For too long, the Nigeria government has restricted security matters to its security agencies and has carried on as if continued spending on these institutions could guarantee security of life and property in the country.
Sadly, that kind of thinking is now anachronistic and has been replaced with a more human-centric view of security. The old/realist view of security derives from the Cold War era which views security as primarily the possession of a strong military power to ensure law and order in the society. Proponents of this realist thinking, such as, Stephen Walts and Hans Morgenthau sees threats to state security essentially in the realm of the military and security forces. Thus to prevent threats to the peace and security of the state, there is need for heavy military armament as a means of deterrence and to ensure victory where offensive and defensive operations become inevitable.
Happenings around the world have continued to show that security could not be divorced from developmental issues. Poverty, hunger, joblessness, diseases and exploitation are the real causes of insecurity, and not the fear of external aggression. In the last two decades especially, most of the conflicts that have bedeviled states are not external in nature. They were mainly internal dynamics that could not be totally overcome by high military build-up. From the unwarranted genocide in Rwanda and former Yugoslavia, to the bloody wars in Sierra Leone, Liberia, Congo DR, Sudan, and Uganda, issues of justice, inequality, oppression, ethnicity, intolerance, and poverty were responsible. The world was amazed in 1991 that without even a shot, the entire Soviet Union that had appeared and boasted of its imminent eclipsing of the United States, collapsed and disintegrated due largely to internal factors unrelated to the military. What was more, the September 11 terrorist attack on the United States and the rise of global terrorism and transnational crimes have necessitated a shift in paradigm in the conception of security.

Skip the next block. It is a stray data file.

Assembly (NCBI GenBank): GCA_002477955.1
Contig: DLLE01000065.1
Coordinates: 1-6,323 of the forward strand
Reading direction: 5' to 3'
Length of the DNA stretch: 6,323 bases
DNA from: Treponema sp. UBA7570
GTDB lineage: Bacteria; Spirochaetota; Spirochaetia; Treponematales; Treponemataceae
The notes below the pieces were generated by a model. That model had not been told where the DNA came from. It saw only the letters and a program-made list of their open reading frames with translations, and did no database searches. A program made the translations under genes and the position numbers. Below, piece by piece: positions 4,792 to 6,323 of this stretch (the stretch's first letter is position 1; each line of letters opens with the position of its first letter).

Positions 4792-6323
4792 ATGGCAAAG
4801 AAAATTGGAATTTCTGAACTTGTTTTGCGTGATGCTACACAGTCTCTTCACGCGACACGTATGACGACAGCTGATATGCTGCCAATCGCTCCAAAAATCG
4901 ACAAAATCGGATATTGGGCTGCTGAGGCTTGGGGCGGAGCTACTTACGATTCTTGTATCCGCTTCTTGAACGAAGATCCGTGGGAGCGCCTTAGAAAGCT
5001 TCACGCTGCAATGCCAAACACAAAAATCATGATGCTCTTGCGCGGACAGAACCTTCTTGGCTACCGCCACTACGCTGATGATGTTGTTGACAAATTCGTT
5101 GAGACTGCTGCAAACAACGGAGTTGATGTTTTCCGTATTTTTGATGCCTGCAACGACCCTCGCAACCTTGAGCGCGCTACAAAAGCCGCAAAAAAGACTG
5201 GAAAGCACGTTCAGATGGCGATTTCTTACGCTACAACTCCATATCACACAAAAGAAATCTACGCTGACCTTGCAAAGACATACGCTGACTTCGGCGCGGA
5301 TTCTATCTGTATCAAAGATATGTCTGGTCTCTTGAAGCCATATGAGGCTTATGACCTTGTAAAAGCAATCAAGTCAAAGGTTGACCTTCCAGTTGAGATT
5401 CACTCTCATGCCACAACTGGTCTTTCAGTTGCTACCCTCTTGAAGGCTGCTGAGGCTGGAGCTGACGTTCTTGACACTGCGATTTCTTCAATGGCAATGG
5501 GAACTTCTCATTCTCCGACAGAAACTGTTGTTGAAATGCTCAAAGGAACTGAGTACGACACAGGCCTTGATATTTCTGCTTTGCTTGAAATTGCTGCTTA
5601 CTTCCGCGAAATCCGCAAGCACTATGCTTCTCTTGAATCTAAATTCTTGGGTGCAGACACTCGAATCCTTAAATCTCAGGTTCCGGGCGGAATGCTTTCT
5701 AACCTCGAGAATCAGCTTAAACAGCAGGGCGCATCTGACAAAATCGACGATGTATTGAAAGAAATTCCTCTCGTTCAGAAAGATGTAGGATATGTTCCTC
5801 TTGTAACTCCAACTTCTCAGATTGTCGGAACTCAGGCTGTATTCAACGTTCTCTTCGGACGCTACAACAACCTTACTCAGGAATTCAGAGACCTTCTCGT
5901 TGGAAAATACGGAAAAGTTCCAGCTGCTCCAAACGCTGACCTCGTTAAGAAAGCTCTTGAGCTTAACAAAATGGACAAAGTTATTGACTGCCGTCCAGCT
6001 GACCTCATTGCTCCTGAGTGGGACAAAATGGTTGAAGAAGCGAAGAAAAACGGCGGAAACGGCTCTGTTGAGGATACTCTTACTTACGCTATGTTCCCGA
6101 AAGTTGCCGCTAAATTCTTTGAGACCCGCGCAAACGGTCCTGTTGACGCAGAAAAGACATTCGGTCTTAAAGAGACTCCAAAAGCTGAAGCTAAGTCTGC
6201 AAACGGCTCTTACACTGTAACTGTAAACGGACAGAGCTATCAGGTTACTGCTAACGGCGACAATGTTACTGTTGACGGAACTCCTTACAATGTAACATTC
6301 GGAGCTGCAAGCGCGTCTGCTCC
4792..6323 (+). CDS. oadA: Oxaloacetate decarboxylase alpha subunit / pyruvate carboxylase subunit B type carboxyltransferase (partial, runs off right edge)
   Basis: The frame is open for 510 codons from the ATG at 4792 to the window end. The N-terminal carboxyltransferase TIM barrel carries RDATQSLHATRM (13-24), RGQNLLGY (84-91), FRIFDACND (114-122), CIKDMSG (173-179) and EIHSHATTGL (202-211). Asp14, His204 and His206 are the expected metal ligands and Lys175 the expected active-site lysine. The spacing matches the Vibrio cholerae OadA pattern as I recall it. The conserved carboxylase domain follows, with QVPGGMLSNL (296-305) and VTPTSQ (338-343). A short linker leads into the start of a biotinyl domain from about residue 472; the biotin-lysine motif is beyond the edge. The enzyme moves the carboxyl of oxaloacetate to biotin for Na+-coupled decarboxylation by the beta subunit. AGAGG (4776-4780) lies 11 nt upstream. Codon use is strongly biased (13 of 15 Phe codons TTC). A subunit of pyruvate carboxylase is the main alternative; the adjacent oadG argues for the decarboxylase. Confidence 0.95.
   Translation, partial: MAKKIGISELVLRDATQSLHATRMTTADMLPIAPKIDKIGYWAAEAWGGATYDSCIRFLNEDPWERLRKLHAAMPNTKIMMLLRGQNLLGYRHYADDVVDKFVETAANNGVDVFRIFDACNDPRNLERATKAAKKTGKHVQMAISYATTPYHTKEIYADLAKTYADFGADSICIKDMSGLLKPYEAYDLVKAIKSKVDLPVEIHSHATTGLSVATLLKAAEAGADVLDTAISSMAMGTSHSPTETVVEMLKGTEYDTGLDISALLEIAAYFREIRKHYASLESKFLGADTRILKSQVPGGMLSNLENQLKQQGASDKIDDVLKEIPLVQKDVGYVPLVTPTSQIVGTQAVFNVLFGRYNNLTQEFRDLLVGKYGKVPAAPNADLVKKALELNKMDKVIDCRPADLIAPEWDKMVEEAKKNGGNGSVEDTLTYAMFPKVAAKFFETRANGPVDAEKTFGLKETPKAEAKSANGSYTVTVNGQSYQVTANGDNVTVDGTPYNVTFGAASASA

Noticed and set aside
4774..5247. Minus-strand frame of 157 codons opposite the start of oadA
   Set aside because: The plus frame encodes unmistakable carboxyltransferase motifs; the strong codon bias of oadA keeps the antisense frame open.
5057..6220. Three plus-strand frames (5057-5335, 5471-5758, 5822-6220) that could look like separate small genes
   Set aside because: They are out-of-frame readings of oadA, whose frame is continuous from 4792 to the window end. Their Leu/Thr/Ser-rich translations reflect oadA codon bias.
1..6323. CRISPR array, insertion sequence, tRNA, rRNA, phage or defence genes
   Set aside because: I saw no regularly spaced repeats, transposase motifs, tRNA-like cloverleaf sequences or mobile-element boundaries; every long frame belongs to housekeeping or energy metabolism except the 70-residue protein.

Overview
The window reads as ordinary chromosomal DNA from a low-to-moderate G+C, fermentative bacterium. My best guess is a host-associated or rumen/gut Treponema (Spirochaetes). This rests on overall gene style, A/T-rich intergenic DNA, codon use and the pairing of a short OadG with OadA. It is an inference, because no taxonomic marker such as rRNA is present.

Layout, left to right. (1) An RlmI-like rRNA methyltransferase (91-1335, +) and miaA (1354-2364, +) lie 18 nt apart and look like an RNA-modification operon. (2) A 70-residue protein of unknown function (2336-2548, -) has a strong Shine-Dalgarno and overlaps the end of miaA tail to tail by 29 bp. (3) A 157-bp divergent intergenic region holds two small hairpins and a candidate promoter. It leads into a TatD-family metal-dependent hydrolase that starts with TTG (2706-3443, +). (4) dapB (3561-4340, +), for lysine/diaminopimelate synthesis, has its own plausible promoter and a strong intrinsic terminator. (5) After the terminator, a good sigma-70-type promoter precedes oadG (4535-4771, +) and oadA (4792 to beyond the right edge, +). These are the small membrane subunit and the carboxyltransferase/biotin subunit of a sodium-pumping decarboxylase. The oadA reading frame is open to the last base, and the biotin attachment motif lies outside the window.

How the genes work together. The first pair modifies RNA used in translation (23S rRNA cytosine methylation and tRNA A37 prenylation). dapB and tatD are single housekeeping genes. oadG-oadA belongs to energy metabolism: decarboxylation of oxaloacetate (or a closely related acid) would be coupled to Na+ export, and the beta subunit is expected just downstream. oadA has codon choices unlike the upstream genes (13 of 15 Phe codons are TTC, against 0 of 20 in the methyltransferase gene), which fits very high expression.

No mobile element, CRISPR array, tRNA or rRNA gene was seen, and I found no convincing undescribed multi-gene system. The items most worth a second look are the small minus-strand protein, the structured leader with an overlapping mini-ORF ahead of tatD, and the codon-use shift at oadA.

The new conception of security now places much emphasis on human and non-military variables. National and world security is best enhanced when state leaders strive to reduce human vulnerabilities. Robert McNamara, former United States’ Defense Secretary captured the situation brilliantly in 1968 when he said that: “Security is not traditional military activity, though it may encompass it. Security is development, and without development there can be no security. A developing nation that does not in fact develop, simply cannot remain secure for the intractable reason that its own citizenry cannot shed its human nature.” For him, poverty, illiteracy, diseases, hunger, and hopelessness lead to extremism, upheavals, and internal unrest. Before long, these problems are exported to other countries.
That is was why, after the September 11 and other terrorist attacks on Western cities, the US and other developed countries renewed interest in the use of foreign aid, this time as a potential deterrent to terrorism. These countries were also instrumental to the launching of the United Nations' Millennium Development Goals which include halving poverty in the world by 2015, improving literacy, women's rights, maternal and child health and environmental quality, and combating AIDS and other diseases.